Cuba. So full of contradictions and difficult to understand. Every single one of the elegant buildings in Havana has peeling facades. The air on the renowned coastal boulevard, Malecón is saturated not only with iodine vapours in the morning but also with saltpetre. (See ‘Dirty Havana Trilogy’ by Pedro Juan Gutiérrez publ. by Faber & Faber). Cuban women are incredible mothers because they breastfeed their children until the age of 6, but isn’t it just that they do it to be able to use the milk they’re due from their book of coupons? It’s hard to say. About one thing, though, there can be no doubt: the Cuban education system is of a very high standard and the complex of National Arts Schools in Havana (Las Escuelas de Arte de la Habana), apart from the fact that it’s recognised as an architectural masterpiece of the 20th century, is one of the Cuban Revolutionary Government’s successful projects. It has become a touchstone for education in the field of the arts. Irenia Vazquez also studied there and now she lives in Sofia. Music is her element. Every time I hear her performing live, an idyllic image floats up in my head, which for me is synonymous with the Cuban fiesta-someone puts on music at home, can’t hold back and starts to sing, along come the neighbours, they end up out on the street, the whole neighbourhood joins in the party, it goes on until morning. I’m not sure whether this isn’t the scenario of some film I’ve watched a really long time ago or just a naive idea born of my short encounter with late-period communism in Bulgaria, but this image is very vivid in my consciousness. Irenia herself brings it alive too. I met up with her one morning in the Music High School in Sofia. In response to my request for her to play a little on one of the pianos in the corridors for me to take a quick photo of her, we were given access to a concert hall, they lit up the stage spotlights and let us position ourselves in front of the biggest grand piano in the building. Irenia started to play with incredibly fast fingers, a fantastic mood pervaded the hall and people started to peep in through the windows.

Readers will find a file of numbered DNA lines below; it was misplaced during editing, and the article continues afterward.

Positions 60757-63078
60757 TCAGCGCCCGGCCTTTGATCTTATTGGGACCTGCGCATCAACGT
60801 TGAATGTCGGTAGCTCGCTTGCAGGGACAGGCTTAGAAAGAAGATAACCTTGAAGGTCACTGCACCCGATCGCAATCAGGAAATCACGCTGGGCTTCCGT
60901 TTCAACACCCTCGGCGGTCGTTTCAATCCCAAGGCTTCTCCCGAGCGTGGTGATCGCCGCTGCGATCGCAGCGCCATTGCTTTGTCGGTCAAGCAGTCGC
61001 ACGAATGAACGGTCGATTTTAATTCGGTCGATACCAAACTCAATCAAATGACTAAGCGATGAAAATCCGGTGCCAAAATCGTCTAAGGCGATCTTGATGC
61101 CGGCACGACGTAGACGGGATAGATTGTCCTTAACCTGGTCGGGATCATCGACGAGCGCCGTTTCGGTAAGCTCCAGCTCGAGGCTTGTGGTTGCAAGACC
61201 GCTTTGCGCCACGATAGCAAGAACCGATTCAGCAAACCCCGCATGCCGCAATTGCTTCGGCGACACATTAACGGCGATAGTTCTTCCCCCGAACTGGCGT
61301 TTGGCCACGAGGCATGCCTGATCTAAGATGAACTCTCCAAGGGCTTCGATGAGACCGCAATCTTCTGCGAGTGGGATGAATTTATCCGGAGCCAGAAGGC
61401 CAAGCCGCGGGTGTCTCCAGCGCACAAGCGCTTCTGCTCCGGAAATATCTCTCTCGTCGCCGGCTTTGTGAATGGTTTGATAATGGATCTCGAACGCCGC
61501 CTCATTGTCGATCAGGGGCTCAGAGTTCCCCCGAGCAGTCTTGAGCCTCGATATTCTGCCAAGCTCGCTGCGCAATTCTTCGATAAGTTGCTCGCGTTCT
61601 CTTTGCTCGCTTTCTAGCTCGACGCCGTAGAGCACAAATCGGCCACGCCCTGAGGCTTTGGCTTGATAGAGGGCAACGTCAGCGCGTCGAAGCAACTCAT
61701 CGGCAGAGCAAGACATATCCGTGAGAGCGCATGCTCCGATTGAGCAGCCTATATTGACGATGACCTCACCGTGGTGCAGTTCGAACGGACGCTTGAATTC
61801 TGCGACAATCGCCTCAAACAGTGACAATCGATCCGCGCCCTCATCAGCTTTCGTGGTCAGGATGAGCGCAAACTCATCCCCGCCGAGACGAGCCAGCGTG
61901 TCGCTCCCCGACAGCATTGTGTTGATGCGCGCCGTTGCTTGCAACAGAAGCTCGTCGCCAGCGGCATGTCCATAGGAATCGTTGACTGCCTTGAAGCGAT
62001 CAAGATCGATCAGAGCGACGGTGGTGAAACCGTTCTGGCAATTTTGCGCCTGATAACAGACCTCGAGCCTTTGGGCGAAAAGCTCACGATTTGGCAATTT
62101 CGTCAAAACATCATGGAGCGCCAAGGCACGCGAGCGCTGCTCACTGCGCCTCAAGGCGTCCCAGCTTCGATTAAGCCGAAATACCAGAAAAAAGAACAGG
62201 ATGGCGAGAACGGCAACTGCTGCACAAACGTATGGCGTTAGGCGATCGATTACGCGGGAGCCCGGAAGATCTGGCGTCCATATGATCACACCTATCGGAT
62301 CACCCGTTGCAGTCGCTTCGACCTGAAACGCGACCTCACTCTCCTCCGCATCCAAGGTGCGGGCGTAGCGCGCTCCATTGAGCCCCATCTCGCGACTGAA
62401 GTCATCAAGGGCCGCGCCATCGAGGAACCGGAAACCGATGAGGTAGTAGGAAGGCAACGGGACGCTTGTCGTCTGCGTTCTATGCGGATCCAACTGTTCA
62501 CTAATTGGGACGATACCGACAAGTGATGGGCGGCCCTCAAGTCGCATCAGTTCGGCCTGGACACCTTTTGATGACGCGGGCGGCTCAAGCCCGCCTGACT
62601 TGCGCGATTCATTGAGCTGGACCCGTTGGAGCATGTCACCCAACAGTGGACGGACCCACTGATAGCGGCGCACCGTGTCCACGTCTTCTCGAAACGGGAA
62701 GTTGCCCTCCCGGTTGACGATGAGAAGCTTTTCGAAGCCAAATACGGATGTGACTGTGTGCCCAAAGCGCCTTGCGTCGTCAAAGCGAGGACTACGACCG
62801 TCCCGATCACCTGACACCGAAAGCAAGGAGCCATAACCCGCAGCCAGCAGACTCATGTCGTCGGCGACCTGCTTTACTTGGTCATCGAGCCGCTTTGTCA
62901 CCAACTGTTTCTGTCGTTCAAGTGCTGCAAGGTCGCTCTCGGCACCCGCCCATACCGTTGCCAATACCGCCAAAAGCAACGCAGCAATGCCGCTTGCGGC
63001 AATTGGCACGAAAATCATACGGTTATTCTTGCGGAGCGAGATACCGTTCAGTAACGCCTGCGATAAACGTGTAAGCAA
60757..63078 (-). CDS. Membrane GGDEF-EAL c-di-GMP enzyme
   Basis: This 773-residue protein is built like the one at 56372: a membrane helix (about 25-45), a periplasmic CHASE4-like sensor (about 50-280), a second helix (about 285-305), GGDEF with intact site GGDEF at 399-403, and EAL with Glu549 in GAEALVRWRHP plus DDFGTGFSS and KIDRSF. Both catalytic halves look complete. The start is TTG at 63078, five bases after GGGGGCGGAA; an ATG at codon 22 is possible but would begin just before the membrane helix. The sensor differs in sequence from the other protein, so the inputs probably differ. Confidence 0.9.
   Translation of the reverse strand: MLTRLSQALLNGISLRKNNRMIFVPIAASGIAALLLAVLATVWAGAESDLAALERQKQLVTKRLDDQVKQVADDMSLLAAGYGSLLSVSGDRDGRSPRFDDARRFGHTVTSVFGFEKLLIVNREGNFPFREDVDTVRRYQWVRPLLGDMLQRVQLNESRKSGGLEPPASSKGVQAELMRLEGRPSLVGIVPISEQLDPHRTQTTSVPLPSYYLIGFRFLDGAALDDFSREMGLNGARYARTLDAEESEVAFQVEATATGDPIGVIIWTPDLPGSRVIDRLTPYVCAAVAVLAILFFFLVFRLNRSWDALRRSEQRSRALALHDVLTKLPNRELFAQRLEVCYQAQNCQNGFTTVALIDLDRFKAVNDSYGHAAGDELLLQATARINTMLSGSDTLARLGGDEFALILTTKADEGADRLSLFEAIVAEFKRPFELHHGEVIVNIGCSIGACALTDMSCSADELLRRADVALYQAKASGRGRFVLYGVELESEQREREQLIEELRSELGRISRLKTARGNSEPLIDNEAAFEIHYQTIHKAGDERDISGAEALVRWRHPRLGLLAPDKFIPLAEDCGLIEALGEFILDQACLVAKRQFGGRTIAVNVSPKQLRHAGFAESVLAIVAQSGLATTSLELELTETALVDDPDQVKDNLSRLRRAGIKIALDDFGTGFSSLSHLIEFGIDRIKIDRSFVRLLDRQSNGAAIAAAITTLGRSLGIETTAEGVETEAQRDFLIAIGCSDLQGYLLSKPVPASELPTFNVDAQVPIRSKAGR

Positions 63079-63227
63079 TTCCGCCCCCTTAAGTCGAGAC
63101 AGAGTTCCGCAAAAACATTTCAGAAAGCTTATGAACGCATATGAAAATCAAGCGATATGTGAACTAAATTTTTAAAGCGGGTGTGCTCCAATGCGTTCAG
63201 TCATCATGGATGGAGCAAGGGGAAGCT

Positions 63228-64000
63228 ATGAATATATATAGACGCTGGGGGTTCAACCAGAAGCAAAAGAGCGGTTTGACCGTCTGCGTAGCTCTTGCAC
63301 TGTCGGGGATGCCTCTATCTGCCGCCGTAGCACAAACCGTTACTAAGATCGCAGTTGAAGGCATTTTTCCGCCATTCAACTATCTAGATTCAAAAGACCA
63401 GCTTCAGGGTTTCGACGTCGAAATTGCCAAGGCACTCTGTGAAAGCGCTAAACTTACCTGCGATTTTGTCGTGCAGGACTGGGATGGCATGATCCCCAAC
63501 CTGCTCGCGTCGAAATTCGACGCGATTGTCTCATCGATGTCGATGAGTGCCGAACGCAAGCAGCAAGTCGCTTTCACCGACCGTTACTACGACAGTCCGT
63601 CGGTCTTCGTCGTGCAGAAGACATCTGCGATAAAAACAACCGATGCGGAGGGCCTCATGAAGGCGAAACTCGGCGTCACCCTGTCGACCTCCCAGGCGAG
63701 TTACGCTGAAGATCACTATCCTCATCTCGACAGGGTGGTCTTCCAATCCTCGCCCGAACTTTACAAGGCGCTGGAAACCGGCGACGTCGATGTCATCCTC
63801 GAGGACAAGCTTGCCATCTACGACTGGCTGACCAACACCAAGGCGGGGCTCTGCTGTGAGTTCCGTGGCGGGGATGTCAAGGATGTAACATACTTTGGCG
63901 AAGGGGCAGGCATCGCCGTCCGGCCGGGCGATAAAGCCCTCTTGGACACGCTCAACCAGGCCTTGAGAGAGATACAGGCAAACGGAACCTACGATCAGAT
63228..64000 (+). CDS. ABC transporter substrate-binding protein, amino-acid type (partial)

He is a Basque, a Spaniard, a European, a true cosmopolitan. He has lived and worked in various cities in the world. We first met each other in New York without suspecting that after several years we would work together, here in Sofia. He’s been in our country since September of last year as the Director of the Cervantes Institute, the Spanish cultural and language centre. He has brought with him the ambition of the American spirit, the subtle finesse of the European soul and the curiosity of the explorer. We met one Sunday in the Doctor’s Garden, a favourite place for us both. He was with the smallest girl in his family, namely the mischievous Jack Russell terrier, Mina. I asked him about various things which I’d long been curious to find out regarding him. Here is the whole of our conversation with Javier Valdivielso.
Zdravko and Angel can, with just a few words, make you feel, taste and sense the real Central America, a place where people don’t hurry, they smile, they help you(if you speak to them in Spanish) and they still communicate with each other, personally and from the heart.
They shared their impressions of each day of their one-month trip around Panama, Costa Rica, Nicaragua, Honduras, Belize and El Salvador (here and here), and now they add even more colour by answering my questions.
Although it’s an axiom of the writer Bernardo Atxaga that ‘To answer one question you need at least 5 hours; if you don’t have so much time available, it’s better not to answer at all’, in the 10 minutes of free time which was all we had at our disposal, he seemed to manage to unfurl his books in response to my five short questions. Conversing with and meeting Bernardo Atxaga (or Joseba Irazu Garmendia) in real life is an unforgettable experience, as is reading his books.